Before the weekend rolled around, Luke Vexler was eager to get to the University of Minnesota’s Twin Cities campus, where the men’s gymnastics team faced off Saturday in a tri-meet with the Golden Gophers and the Nebraska Cornhuskers.
The senior talked about the opportunity for an historic season.
But any talk about history will have to wait.
The No. 8 Golden Gophers took advantage of its home court and defeated the No. 9 Owls and No. 10 Cornhuskers, finishing with a total of 342.800. The Cornhuskers tallied 341.900, and Temple finished in a distant third with 326.100.
“The team had its worst meet of the season,” Temple’s coach Fred Turoff said. “We had way too many errors, and we’ll probably drop to 12th in the rankings now.”
Twelve is the number the Owls cannot drop below. The top 12 teams make it to NCAA competition.
Before the Owls even took the floor Saturday, they knew they were in for a difficult match.
First on the floor, Minnesota showed it was prepared for its first tri-meet of the season. The Golden Gophers earned their best score of the year on their first rotation with 59.250, led by sophomore Cole Storer, who posted a season-high 14.750.
It didn’t get any easier for Temple.
Vexler managed to place first (14.450) in the rings event and fifth on pommel horse.
Senior Sterling Kramer placed second on the parallel bars (.250 behind first-place), but the best any Owl could do on the horizontal bar was an 11th place finish by junior Jason Russo. The best showing on the vault was an eight place tie between Vexler and sophomore Scott Bloomfield.
Minnesota had just one athlete who participated in all events, while Temple and Nebraska each had two, but it was the Golden Golphers’ lone competitor, sophomore Aaron Furtunato, who was the all-around champion of the meet, totaling 84.700.
“We just weren’t tough,” Vexler said. “We weren’t ourselves. I consider this team mentally and physically tough, and we left that at the door.”
At the same time, Vexler is not worrying about NCAA standings.
“A lot of people are concerned with rankings,” Vexler said. “We need to focus on ourselves, [and] on getting the fire back under us.”
“We need to keep the fire under our butts,” he said. “We had been getting confident, almost cocky, [constantly] winning.”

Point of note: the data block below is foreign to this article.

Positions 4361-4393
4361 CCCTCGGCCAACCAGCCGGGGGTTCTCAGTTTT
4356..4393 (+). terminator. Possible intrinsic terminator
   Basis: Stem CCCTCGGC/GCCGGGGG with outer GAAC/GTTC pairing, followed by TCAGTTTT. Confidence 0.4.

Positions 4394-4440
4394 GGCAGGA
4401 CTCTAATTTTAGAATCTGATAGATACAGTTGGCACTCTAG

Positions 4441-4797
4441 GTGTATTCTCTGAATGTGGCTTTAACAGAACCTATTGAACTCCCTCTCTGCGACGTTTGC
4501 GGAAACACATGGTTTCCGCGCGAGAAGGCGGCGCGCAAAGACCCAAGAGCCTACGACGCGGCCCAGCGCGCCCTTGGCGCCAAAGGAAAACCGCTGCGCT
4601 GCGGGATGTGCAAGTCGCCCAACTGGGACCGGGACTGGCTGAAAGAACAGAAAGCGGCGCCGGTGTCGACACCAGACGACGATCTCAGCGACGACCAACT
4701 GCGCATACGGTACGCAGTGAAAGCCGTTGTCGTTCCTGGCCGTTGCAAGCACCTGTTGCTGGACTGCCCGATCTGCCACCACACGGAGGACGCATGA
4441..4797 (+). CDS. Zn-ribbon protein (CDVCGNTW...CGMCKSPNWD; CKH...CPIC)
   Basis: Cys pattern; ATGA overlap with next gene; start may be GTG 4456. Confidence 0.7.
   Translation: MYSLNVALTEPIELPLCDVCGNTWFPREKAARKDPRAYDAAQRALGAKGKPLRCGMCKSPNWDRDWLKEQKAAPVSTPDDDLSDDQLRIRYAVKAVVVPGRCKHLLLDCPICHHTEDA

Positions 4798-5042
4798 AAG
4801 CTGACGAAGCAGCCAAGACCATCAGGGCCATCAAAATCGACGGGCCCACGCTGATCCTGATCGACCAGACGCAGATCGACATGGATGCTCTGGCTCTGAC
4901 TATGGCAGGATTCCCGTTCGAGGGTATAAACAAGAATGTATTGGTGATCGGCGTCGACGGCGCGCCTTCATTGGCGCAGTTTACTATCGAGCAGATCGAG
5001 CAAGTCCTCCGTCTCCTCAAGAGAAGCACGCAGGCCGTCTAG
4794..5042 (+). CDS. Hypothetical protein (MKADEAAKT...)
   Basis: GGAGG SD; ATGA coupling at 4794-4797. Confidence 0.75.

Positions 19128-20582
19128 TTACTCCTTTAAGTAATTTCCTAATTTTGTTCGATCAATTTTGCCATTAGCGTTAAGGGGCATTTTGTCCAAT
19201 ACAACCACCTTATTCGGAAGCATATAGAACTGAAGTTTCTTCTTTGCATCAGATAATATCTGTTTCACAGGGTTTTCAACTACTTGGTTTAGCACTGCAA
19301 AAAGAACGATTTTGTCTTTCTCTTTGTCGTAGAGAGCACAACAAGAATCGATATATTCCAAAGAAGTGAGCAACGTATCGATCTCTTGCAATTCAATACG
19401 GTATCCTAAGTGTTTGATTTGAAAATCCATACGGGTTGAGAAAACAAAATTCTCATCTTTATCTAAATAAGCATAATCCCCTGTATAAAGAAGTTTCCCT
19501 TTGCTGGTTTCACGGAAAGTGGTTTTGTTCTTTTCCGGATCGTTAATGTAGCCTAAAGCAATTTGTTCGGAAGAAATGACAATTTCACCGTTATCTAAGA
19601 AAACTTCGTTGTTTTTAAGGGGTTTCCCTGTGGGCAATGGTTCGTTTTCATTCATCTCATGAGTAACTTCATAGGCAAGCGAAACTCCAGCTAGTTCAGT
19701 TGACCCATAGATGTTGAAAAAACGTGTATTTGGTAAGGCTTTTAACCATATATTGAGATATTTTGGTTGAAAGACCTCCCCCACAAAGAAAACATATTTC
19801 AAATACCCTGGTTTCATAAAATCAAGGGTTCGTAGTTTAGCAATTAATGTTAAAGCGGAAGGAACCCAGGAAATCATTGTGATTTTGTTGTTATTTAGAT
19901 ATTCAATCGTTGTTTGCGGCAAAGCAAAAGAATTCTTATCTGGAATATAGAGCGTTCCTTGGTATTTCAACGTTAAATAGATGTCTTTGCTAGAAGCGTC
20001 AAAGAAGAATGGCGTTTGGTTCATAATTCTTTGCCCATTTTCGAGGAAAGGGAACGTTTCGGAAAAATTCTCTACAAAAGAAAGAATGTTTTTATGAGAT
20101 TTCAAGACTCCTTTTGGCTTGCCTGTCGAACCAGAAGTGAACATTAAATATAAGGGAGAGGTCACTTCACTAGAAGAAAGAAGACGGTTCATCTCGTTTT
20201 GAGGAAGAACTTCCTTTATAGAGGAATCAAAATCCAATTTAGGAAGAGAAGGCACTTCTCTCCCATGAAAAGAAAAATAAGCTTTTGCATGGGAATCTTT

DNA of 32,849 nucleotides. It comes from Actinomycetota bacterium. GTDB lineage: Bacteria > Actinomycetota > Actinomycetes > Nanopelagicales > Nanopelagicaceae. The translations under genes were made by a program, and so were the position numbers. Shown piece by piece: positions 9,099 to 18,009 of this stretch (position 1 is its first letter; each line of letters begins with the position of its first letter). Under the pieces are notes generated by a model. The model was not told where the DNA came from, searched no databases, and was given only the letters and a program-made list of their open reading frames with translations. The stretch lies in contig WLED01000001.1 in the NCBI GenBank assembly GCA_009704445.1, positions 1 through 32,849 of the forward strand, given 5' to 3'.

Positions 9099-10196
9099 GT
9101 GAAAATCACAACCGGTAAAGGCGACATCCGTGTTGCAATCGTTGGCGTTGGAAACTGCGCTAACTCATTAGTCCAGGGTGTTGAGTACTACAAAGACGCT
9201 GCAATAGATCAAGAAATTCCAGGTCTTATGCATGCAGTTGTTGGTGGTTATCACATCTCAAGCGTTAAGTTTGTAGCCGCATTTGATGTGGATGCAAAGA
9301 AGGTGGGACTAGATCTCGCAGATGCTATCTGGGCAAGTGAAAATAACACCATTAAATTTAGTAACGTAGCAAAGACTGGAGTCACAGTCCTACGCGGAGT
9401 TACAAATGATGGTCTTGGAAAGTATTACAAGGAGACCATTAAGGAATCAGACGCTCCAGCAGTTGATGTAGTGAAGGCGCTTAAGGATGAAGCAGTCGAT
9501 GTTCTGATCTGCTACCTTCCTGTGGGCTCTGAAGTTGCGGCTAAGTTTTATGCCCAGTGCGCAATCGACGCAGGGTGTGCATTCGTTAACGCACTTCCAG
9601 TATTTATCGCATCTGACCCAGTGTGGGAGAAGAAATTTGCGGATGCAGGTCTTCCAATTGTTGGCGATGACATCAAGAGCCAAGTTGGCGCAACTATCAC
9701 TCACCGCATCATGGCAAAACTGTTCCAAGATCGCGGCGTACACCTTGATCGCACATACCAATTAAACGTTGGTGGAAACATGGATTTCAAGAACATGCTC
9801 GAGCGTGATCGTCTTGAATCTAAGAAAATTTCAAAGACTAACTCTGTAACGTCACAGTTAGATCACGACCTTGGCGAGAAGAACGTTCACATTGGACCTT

The Owls have been working around the loss of junior John Vogtman, who tore his ACL while participating in the Winter Cup Challenge in Las Vegas less than a month ago, but they could have inarguably used his talent in Minnesota.
“It’s a little rough,” Vogtman said, while watching his teammates practice in McGonigle Hall on Monday. “I’m trying to keep a good attitude, [but] I feel like I could definitely be contributing to the team right now.”
Last year, Vogtman was named Temple’s most consistent gymnast. His colleagues think he was also the most consistent gymnast on the team this year.
“It’s been real tough [without Vogtman],” Kramer said. “He’s really consistent [and] a really great gymnast. He leaves big shoes to fill.”
But the loss of Vogtman will not bring the Owls’ hopes of repeating as Eastern College Athletic Conference Champions down.
“With him injured, there is the opportunity for other competitors to step up,” Vexler said. “We have the depth to replace him, [so] somebody on this team needs to fill his shoes. I think it’ll happen.”
Nor will the difficult weekend in Minnesota affect the team.
“It was tough to see stuff falling apart,” Kramer said about the meet. “[But] I learned long ago to never give up. We finished off the meet [in Minnesota] much stronger than we started.”
Turoff is ready to move on as well.
“It doesn’t do our psyche good [and] doesn’t make us look good on paper,” he said about the defeat. “It’s just one of those bumps in the road, and we’ll try to get past it.”
The Owls have 11 days to work on avoiding the same hurdles against Navy in Annapolis, Md. on March 15.
Jeff Appelblatt can be reached at email@example.com.